Digital Learning Day was perhaps my most epic fail.  I wanted to integrate technology into my lesson, so I decided to backchannel my discussion by using Today's Meet.  I knew this would be giving my student's control of the discussion, so I tried to control the situation by setting up the parameters for the discussion, reviewing the rule for posting and emphasizing digital citizenship.  The result wasn't inappropriate posting, but rather meaningless posting which seemed to derail the discussion.  In fact it was almost a power struggle between a few students and myself to see who could command control of the class.  I ended the lesson by shutting down the discussion and my need for control has stopped me from using this tool again.

Again, I gave the excuse that my students weren't mature enough to use this tool, but the real the problem is that giving up control is messy. I grew up in classrooms that were quiet and neat.  I spent the first half of my teaching career creating a classroom that ran systematically like a well oiled machine.  Embracing chaos does not come naturally, but it can happen.  The signs keep pointing me to the philosophy a 21st century teacher must embrace: Let It Go.

Let go of the need for each lesson to be perfect, let go of the need to control the answers and let go of the fear of failure.  Failure must be embraced.  Each time I try to shift control to the students is a learning opportunity and it may take hundreds of messy moments to find a balance.  This year I will take my lead from Legos.  I will encourage them to create their own instructions.  I will look at every student as special and I will find ways to provide students with the blocks they need to become master builders.

5 comments:

  1. It was nice meeting you the other day at the TILT meeting. I am new to Westonka, but it was so fun to see how well the TILT team is working together to create the Westonka Tech Academy. It was impressive! I thought you were all a very good example of cooperation and collaboration, for sure! :)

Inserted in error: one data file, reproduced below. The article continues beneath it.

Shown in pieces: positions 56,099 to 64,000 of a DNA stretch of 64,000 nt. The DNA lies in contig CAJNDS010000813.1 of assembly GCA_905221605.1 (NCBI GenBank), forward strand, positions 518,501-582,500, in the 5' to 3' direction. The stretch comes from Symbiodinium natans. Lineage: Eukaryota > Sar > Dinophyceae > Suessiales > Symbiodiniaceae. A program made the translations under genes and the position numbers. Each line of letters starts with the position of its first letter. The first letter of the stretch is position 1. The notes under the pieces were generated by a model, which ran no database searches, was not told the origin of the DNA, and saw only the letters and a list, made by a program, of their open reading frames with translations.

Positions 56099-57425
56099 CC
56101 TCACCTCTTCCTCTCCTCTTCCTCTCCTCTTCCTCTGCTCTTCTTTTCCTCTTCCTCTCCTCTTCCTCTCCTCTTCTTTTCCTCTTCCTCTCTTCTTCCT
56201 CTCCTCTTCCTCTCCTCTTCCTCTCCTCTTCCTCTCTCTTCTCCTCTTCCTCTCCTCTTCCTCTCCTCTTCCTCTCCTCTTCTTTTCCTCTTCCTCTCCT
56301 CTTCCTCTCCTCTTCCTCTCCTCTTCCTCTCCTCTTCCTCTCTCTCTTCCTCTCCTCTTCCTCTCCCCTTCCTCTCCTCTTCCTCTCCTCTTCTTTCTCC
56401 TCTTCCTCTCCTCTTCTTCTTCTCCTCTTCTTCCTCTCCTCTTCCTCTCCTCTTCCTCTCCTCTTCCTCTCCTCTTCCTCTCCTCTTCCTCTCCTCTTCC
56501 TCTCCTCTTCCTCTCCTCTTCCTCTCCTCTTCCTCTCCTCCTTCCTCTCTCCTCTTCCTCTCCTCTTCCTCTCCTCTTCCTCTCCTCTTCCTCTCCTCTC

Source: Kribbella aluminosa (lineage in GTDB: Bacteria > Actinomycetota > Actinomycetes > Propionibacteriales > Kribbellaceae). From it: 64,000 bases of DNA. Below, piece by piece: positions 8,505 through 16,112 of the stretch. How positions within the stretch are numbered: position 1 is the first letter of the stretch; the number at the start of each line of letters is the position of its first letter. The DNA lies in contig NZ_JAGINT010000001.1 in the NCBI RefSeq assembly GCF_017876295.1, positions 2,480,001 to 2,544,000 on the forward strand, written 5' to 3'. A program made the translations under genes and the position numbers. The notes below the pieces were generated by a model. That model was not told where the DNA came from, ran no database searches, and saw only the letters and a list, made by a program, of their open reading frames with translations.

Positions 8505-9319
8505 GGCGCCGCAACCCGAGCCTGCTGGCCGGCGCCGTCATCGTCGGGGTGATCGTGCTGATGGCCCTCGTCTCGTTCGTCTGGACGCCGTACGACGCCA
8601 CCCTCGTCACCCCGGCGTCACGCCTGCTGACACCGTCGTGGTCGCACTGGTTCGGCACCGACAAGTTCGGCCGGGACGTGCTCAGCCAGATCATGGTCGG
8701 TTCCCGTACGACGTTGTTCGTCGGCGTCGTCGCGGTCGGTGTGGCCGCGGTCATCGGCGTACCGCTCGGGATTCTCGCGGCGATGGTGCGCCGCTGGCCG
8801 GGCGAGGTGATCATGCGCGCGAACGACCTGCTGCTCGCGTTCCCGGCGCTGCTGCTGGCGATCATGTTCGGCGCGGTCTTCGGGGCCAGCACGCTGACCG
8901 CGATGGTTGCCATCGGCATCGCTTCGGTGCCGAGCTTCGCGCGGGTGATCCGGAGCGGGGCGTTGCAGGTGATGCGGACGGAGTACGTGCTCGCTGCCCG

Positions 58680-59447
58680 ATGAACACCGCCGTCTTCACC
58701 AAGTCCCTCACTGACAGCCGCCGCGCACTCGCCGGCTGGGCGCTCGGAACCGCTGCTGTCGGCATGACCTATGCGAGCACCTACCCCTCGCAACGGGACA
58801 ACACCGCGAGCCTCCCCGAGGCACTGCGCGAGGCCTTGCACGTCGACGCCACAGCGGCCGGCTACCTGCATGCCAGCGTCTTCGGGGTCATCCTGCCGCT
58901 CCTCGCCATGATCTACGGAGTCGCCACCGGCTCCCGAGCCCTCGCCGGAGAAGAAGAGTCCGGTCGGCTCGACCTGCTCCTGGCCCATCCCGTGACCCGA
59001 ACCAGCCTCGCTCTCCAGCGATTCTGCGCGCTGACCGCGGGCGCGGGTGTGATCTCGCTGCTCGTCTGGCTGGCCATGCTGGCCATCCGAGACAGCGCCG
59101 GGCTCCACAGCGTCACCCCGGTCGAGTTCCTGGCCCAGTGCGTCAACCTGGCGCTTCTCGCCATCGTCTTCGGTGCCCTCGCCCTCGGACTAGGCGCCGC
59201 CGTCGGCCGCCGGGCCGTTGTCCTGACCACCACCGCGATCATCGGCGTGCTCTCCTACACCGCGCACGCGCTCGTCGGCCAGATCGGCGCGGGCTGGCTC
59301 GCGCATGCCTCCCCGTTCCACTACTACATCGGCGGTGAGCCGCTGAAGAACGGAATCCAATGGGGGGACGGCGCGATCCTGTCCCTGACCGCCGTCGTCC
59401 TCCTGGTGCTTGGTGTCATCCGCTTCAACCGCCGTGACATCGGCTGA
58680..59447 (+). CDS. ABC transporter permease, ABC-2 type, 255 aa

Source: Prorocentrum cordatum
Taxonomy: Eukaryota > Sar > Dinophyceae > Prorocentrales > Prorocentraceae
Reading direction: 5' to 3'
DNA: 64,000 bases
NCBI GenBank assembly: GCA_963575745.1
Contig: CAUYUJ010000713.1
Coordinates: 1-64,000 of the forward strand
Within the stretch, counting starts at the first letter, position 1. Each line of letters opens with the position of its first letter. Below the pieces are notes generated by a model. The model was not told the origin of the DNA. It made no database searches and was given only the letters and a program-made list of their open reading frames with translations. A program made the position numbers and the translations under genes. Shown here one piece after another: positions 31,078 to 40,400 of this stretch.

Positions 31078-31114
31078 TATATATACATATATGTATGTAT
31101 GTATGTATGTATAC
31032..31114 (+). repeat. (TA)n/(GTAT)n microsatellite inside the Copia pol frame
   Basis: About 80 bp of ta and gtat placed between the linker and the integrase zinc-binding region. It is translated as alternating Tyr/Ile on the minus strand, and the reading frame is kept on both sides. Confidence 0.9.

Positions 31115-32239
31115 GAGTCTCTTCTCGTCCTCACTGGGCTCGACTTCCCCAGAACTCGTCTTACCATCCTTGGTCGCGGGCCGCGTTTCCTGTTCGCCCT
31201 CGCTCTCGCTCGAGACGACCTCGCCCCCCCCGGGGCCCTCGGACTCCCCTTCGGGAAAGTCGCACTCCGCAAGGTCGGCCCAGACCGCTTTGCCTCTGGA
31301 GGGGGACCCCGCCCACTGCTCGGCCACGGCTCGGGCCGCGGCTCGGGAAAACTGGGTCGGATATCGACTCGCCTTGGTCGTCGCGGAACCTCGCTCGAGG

As I am reading and catching up on the 21st Century Skills concepts, (I come from a corporate technology background and have not been a classroom teacher for many years), it occurs to me that this challenge you are talking about in this post is probably shared by many, if not ALL teachers right now struggling to incorporate both 21st Century Skills and technology integration. These are big changes you are talking about here...fundamental changes in how schools are run.

    What impressed me about that talk by Eric Sheninger is just how advanced our little district is. We are taking this on full steam ahead and it is exciting to be a part of it. Good luck with your challenges!

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    1. Amy- Welcome to Westonka. I think you are right about all teachers struggling with change and technology. Glad you are a part of this journey.

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  2. Excellent points! My biggest fear is giving up the control! Thanks for sharing!

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    1. Sabrina- it is comforting to know others share this fear.

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  3. You are a great teacher, I hope you can share us more of your techniques and ways. Thank you for sharing this post.